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When Should You Declare Bankruptcy?

When Should You Declare Bankruptcy?

If you asked the people around you, chances are you will find that some or most of them are suffering from financial problems in one way or the other. Who isn’t in this day and age? Everything seems to be getting more expensive, and people’s wages are more or less the same. This is why many find themselves falling into debt quite easily. While some manage to find their way out through loans or other financial maneuvers, others don’t. Sometimes, their only way out is to declare bankruptcy. However, this is a very drastic step that will have repercussions on your life for years to come. So, when exactly should you declare bankruptcy?

Consider the Alternatives 

Before even thinking about declaring bankruptcy, you need to have checked every other option and made sure that this is the way to go. Bankruptcy will help you get out of the crushing debt you have, but it will also stay on your credit reports for many years, making it very difficult to take out loans, credit cards, and mortgages. If there is another way to solve this thing with your creditors, you should definitely try it. Negotiate with them and see if the matter can be handled without including the courts. It can actually be mutually beneficial since bankruptcy doesn’t necessarily mean they would get the full amount you owe them. 

Carefully Assess Your Finances 

Carefully Assess Your Finances

You need to take a close look at your finances and carefully assess the situation. A licensed local trustee can help you do that, but you have to be sure that they are familiar with your country’s laws and qualifications as they may vary from one place to another. For instance, bankruptcy chapter 11 applies to the USA but not Canada, so if you live in Canada, hiring a local trustee will help you choose between the alternative court-approved debt solutions available, such as insolvency. To understand bankruptcy, you need to learn about insolvency because there is a difference between both –– contrary to popular belief. When you are insolvent, you might still have other options before going bankrupt.

You need to start asking some questions so you could fully grasp where you stand. Start by creating a report of all your assets. This includes everything from retirement funds and stocks, to real estate and even the kids’ college fund. Then, look into your credit report. Are you only able to make minimum payments on your credit cards? If so, this is the first clue that you might be in trouble. Getting regularly harassed by creditors is also a sign that something is wrong. Your credit report declining over the months is probably the biggest indicator that you are struggling and need to find a way out, fast. In short, if your debt value is much bigger than your current assets, then bankruptcy might be the way to go to get out of debt.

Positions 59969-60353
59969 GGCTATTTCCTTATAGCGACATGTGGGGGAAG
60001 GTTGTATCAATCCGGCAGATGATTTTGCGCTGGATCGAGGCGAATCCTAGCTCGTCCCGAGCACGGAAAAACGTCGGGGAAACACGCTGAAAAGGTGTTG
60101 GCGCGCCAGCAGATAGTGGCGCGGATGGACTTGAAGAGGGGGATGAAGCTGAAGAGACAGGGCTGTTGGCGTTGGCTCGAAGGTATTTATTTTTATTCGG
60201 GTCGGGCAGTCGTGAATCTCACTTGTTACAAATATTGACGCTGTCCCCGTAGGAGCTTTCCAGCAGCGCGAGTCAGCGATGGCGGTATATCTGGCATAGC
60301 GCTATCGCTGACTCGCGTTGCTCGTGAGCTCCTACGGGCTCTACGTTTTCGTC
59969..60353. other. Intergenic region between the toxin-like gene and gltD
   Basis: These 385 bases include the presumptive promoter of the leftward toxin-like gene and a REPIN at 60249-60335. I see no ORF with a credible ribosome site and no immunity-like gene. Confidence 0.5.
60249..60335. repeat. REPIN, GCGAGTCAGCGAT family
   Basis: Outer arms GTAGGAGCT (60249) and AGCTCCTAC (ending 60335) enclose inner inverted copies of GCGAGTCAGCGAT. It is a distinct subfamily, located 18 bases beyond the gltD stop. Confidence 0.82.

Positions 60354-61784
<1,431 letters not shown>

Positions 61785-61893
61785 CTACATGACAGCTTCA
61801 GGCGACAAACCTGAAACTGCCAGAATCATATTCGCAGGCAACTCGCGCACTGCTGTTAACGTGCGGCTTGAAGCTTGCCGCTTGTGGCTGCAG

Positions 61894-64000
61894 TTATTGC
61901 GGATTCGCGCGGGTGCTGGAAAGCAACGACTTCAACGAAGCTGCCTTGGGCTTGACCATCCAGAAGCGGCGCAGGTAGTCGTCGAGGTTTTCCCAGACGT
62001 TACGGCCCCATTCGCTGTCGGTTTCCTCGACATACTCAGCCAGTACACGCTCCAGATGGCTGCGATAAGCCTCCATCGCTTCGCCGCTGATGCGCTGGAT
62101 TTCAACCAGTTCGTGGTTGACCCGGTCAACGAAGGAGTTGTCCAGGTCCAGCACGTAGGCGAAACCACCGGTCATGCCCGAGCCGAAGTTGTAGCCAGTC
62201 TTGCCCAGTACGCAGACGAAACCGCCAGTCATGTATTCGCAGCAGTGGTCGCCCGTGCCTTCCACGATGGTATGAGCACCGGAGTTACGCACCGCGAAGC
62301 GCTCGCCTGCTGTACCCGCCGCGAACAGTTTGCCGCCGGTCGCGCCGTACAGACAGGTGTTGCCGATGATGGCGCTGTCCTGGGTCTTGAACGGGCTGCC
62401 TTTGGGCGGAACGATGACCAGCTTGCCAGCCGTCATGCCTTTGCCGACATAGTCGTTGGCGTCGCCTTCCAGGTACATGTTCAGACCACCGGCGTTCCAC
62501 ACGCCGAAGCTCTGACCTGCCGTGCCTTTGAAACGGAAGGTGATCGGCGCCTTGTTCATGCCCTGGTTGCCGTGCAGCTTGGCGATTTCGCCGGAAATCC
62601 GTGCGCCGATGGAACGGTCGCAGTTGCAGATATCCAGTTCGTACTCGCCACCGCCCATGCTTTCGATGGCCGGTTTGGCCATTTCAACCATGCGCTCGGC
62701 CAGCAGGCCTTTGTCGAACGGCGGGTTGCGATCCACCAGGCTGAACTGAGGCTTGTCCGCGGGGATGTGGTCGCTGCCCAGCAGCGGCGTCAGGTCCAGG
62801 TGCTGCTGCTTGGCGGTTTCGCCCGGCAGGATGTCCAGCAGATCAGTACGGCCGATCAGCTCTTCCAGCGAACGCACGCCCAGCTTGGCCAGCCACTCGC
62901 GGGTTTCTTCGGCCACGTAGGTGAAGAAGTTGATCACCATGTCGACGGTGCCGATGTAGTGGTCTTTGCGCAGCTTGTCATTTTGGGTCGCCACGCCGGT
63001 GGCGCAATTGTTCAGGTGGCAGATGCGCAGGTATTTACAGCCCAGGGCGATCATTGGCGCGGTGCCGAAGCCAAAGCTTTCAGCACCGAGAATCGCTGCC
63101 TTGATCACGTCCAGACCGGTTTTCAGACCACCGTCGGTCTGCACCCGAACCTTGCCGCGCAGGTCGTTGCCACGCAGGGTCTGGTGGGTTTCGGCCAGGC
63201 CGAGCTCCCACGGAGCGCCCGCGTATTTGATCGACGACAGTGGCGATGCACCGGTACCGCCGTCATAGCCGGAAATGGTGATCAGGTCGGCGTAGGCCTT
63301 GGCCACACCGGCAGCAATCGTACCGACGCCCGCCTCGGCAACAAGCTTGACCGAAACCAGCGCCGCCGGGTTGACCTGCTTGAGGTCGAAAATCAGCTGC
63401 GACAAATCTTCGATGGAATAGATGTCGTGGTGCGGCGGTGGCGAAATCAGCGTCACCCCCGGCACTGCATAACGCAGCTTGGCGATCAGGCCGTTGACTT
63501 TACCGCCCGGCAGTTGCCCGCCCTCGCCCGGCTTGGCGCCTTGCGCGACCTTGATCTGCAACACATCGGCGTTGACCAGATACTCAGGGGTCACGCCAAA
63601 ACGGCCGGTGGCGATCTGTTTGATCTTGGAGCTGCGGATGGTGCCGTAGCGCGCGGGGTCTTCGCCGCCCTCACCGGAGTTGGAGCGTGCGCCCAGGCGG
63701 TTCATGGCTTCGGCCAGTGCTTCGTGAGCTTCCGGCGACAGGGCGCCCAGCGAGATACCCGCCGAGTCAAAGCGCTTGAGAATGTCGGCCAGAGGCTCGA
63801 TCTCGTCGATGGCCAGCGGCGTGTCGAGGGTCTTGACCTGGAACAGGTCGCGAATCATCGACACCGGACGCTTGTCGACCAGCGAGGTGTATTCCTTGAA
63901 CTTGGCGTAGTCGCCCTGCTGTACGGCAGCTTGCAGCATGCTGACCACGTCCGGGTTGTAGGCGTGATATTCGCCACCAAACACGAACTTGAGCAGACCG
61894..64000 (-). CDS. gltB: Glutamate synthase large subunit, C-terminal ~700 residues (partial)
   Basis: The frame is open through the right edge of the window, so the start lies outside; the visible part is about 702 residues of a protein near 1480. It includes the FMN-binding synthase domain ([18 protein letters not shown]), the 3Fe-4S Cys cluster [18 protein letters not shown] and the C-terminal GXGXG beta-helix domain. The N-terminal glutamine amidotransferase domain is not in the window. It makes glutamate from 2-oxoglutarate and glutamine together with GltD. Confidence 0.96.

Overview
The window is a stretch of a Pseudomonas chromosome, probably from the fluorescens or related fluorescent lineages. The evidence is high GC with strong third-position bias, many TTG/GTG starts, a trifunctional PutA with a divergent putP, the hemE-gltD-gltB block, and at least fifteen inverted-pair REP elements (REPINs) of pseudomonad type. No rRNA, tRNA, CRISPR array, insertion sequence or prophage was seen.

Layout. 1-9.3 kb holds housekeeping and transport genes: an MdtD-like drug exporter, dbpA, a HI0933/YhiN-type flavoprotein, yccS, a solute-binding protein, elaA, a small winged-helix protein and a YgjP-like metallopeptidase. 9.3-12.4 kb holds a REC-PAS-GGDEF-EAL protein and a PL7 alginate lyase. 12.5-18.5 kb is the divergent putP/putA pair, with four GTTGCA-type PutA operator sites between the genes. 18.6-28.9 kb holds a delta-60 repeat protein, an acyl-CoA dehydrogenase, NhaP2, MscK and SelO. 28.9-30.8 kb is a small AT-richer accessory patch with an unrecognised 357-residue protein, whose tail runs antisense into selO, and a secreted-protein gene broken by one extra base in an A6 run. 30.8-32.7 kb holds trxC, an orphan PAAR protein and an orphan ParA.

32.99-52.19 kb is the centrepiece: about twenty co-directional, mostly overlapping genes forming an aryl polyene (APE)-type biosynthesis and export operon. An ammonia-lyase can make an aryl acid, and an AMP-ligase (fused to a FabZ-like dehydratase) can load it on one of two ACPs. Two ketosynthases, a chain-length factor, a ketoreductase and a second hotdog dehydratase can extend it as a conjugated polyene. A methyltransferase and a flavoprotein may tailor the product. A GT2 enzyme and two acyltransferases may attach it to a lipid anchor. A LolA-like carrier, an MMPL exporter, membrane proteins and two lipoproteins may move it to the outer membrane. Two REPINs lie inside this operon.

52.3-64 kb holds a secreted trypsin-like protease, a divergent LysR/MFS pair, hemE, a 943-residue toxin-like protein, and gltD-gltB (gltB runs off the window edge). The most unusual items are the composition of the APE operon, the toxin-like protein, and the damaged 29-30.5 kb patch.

What Happens Next? 

You should talk with a lawyer and/or financial counselor before taking this step; you want to be absolutely sure there isn’t any other way about it. If they advise you that declaring bankruptcy is your best chance, then you need to start taking the necessary steps. There are two roads that you can take to declare bankruptcy, each with pros and cons. 

Chapter 7 Bankruptcy 

This is the most common type that most individuals file. It is also known as straight bankruptcy, and it’s when most of your assets are liquidated for the sake of paying your creditors. The court will appoint a trustee who will then sell some of your properties to pay the people you owe. Fortunately, some of your assets are protected in this type of bankruptcy, like your vehicle and clothes. The record of this bankruptcy will stay on your record and credit reports for 10 years. 

Chapter 13 Bankruptcy 

This might be a better option for individuals who would like to keep some of their assets, like a house. The purpose of this bankruptcy type is to reorganize your debt in a way that allows you to pay your creditors over a period of 3 to 5 years. A part of your debt will probably be discharged in this type. You will agree on certain monthly payments depending on your income, and once the grace period is over, any debt remaining is discharged. As long as you keep paying the monthly amount, you will get to keep your house. 

Each type of bankruptcy has its pros and cons, and you need to weigh both before making a decision. Chapter 7 allows for a fresh start and people often get back on their feet quickly after, but it also means selling most of the things you own. Chapter 13, on the other hand, means you will have to make payments for years, but you get to keep your home. In any case, it is not an easy decision to make and it can be quite scary, so take your time and make the right choice.

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